Krikorian: Immigration control needs to be a central feature of a modern nation’s approach to security. While we will always face the conventional kinds of military threats, the terrorist threat to our homeland (which can come not just from non-state groups like al Qaeda but also states like Iran or North Korea) is a danger we will have to face for the indefinite future. And terrorists can’t attack our territory if they can’t get here. This is not to say that we need only security-related immigration measures, such as better watch-lists or background checks.
A look at the records of the dozens of terrorists who have been active in the U.S. shows that even ordinary immigration enforcement would have stopped many of them. For instance, not one of the 19 9/11 hijackers should have been granted a visa on normal grounds — they all had profiles that almost screamed “future illegal alien,” meaning that young, unattached men from the Third World, without money and without homes or other encumbrances at home, are very likely to just stay after their period of stay in the U.S. expires. In another example, three of the Ft. Dix plotters were illegal aliens who had been stopped by police dozens of times for traffic and other offences, and yet no one ever checked their immigration status.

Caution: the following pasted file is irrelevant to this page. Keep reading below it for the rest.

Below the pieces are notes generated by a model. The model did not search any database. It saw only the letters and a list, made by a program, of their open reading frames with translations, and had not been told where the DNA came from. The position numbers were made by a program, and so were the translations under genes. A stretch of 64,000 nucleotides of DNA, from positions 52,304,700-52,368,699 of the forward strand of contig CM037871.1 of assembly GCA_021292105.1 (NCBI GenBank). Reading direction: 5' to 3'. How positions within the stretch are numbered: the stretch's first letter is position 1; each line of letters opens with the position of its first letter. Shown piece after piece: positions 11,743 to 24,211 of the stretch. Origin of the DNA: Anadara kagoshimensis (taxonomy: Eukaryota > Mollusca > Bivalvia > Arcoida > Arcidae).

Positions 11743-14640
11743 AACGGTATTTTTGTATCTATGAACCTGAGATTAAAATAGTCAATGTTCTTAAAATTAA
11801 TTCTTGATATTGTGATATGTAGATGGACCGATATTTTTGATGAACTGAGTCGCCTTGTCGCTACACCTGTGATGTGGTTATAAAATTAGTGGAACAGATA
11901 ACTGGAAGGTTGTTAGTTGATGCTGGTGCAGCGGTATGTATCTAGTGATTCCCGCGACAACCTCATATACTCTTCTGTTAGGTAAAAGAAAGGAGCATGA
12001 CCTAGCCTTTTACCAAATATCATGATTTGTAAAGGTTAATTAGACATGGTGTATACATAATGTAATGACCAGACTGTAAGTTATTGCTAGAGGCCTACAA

Cotto: Many political forecasters are saying that the future of the American center-right belongs to libertarians, specifically those of the Ron Paul variety. Do you share this view? Regardless, from your perspective, would U.S. immigration policy fare well under strong libertarian influence?
Krikorian: The Center for Immigration Studies has no involvement in electoral politics, but personally, I think libertarianism is an infantile disorder, an “ideology” in the worst, anti-Burkean sense of the word. That is not to say that many Americans who call themselves “libertarians” share that disorder — I think the appeal of the label comes from the Republican Party’s pathetic big-government record over the past couple of decades. Despite the many patriotic Americans who call themselves “libertarians” as a kind of protest, the ideology of libertarianISM is a post-American creed that rejects national borders and nationhood itself. Obviously, this has immigration consequences, namely that libertarianISM is inseparable from open borders.